So in the first chapter of The Emperor's Children, we are in the bright and chatty upper reaches of the creative classes. But that tone changes abruptly in the second chapter, which takes place at the "spacious but crumbling" home in Watertown, N.Y., of Judy Tubb and her son, Frederick, whom she calls, to his embarrassment, "Bootie." Judy is a widow -- her husband, Bert, died of pancreatic cancer four years earlier -- and her daughter, Sarah, has married and moved out. We also learn that Judy has a niece named Marina.

Judy is trying to get her bookish, overweight son to get up and help her shovel snow. "He'd been a chubby boy, and bespectacled, but always respected, even admired, in a funny way. He'd been valedictorian." After he graduated from high school last year, he went off to the state university at Oswego, but came "home at Christmas with twenty or thirty pounds on him and a fistful of incompletes saying that college was bullshit, or at least Oswego was bullshit, that his teachers were morons and he wouldn't go back." So Judy tackles the snow-shoveling herself until it guilts her son into coming out and finishing the job.

Stockbridge, Massachusetts
We are a long way from a literary dinner party in Sydney. But now we move again, to Marina Twhwaite's parents' house in Stockbridge, Mass., where she is holed up trying to work on a book about children's fashions for which she has already spent the advance.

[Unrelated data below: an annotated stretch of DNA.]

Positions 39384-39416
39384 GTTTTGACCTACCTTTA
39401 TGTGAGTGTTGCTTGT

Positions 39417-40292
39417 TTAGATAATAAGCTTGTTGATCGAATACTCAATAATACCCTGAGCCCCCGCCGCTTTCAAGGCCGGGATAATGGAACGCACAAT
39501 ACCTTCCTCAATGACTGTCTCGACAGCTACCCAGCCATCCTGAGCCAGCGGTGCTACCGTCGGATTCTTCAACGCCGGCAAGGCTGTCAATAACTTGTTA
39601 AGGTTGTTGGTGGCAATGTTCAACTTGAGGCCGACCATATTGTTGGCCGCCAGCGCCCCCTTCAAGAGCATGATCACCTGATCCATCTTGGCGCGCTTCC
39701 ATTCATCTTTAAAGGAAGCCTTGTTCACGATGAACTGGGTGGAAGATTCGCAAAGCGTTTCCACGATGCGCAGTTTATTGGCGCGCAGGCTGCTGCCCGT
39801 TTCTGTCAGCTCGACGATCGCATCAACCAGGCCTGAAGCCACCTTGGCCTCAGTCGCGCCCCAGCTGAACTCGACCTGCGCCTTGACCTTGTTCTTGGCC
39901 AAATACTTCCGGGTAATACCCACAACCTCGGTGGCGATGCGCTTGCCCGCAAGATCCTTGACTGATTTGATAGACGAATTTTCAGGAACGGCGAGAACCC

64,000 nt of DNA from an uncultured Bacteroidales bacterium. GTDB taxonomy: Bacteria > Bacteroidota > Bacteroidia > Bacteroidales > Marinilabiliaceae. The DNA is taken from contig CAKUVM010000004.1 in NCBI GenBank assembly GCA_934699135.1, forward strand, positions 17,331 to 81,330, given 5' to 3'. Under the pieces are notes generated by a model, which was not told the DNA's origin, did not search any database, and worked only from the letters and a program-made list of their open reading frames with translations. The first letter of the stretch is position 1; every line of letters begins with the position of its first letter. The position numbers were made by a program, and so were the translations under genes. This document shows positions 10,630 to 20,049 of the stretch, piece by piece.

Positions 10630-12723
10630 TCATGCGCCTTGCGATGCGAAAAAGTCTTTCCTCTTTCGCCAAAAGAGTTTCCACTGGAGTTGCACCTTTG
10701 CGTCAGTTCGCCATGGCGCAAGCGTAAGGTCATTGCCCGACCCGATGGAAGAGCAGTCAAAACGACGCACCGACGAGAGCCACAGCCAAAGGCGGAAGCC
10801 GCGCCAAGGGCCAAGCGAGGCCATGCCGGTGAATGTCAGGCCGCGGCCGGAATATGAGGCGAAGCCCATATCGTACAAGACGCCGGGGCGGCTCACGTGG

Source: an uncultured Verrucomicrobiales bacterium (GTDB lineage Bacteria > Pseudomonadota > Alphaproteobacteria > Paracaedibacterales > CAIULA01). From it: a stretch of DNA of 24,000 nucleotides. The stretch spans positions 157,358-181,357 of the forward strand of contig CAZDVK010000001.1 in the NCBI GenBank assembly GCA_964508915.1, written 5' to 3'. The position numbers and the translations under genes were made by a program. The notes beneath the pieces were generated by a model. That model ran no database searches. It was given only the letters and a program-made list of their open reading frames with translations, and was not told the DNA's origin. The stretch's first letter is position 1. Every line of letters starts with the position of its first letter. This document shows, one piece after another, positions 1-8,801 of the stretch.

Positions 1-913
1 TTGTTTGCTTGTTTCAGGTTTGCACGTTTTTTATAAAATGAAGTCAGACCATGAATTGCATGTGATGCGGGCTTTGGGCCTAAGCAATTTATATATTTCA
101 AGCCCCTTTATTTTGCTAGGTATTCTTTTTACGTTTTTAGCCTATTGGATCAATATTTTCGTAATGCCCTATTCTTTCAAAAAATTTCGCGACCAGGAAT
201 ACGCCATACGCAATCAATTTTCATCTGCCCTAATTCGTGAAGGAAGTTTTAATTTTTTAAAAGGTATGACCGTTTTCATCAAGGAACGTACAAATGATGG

She has been working alone, but the solitude has caused her to have anxiety attacks, so she has summoned her friend Julius Clarke to stay with her. She would have called Danielle to stay with her, but Danielle is in Australia. Now she and Julius are getting on each other's nerves. He is massaging her feet and is trying to decide whether he is Pierre or Natasha in War and Peace: "the solitary, brooding loner or the vivacious social butterfly." The debate is brought on by his breakup with a boyfriend. Marina has also broken up with the man she had been living with, "Al -- Fat Al, her friends called him, because he had a belly on him, of which she had claimed to be fond." She had been "the most settled among her friends" and was now the least. Her father, Murray Thwaite, had initiated the book project by arranging for her to meet with "a powerful editor." She was now on the third editor, and her mother had suggested the retreat to Stockbridge to finish the book.